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15 Of The Most Iconic Cars Of The 70s

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Iconic Cars: Lancia Stratos

The Stratos might be a rolling piece of Italian automotive art, but it’s also very literally all business. As the story goes, the concept rally car that led to the Stratos was penned by Italian design powerhouse Bertone specifically to woo Lancia, with whom Bertone had never worked.

The pitch was a hit — duh — and the resulting Ferrari Dino-engined supercar went on to claim a World Rally Championship three-peat, then drove right back into the dust from whence it came.

FLICKR/STEVE RAINWATER

Fiat X1/9

Designed by the same man as the aforementioned Stratos — incidentally, Marcello Gandini also designed the DeTomaso Pantera and both the Lamborghini Countach and Miura, among many, many others — the X1/9 was a lightweight car that went toe to toe with the likes of Porsche’s 914. It had all of 61hp, but because it weighed down around 2,000lb, the handling was more than enough to make up for the lack of grunt. Basically, it was Fiat doing cheap cars right — when new in 1974, it cost just a smidge more than a well-equipped Mustang II.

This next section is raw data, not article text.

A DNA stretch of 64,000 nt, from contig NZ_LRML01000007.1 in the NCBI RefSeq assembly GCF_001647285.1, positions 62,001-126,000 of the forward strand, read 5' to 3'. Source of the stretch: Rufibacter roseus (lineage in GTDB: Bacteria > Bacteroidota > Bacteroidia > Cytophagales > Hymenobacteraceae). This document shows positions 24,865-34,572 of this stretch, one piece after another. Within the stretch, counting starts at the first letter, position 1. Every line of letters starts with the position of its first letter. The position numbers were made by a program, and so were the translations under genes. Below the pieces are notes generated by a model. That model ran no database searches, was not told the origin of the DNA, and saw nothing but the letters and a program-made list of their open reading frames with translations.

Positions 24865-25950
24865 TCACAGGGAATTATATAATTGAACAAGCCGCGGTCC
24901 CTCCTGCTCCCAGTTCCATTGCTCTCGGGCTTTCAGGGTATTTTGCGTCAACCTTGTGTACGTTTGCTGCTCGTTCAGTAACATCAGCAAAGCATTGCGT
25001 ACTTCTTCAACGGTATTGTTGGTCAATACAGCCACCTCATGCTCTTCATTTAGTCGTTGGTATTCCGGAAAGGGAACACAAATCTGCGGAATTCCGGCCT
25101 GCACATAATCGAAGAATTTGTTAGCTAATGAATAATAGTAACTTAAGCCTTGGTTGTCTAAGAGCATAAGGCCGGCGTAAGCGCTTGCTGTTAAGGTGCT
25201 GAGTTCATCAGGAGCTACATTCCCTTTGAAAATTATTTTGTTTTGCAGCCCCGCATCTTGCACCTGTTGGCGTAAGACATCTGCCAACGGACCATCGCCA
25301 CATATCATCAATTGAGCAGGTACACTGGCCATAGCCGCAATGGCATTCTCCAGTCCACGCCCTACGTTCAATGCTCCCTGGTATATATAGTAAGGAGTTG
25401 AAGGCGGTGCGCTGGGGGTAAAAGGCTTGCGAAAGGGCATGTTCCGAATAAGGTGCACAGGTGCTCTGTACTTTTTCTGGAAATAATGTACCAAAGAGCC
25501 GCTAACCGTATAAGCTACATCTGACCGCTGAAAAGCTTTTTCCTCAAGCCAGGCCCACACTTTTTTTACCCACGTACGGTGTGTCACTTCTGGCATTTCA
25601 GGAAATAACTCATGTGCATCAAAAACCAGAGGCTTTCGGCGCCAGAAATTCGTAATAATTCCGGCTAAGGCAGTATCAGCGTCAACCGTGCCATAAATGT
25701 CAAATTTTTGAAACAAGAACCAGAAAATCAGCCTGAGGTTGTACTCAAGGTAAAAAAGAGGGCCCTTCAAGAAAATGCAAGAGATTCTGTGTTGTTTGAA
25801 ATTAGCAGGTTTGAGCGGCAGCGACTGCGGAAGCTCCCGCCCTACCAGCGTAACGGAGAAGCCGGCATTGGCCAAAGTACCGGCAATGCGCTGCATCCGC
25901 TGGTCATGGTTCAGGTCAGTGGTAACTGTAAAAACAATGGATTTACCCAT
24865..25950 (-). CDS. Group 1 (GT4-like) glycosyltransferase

FLICKR/MAC ARMSTRONG

Bricklin SV-1

The Bricklin SV-1 (Safety Vehicle 1) is the eponymous vision of the man who also brought Subaru and Yugo to the United States. The basic idea was to make an ultra-safe vehicle that was also capable of seriously high performance, but given the actual quality, it’s seems more likely that Bricklin himself was seriously high. In theory, a fiberglass-bodied car with self-lifting gull wing doors and, depending on the year, either a Ford or an AMC V8 is great.

In reality, the fiberglass cracked, the engines frequently overheated, and the car was even more of a disaster than the similarly optimistic DeLorean.

YouTube/TopGear

Reliant Robin

It’s all too easy to make fun of the hilariously unstable Robin, and frankly, no one aside from Robin owners gets tired of watching a car flip over with little more than a brisk tug on the steering wheel. In reality, the three-wheeler had so little in common with real cars that for decades “drivers” only needed a motorcycle license.

COURTESY OF FORD

Ford Mustang II

For the past few decades, the Mustang II has been little more than an asterisk in the history books. Mustang enthusiasts point to the fact that it shared a chassis with the also unloved Pinto, and the fact that you couldn’t get one with a V8 for the first year of its production was reason enough to wipe their collective memory (by year two, the V8 was back).

And yet, it boasted an increasingly garish array of style packages and gave birth to the notion of calling a Mustang a “5.0” on its way to a seriously strong sales record.

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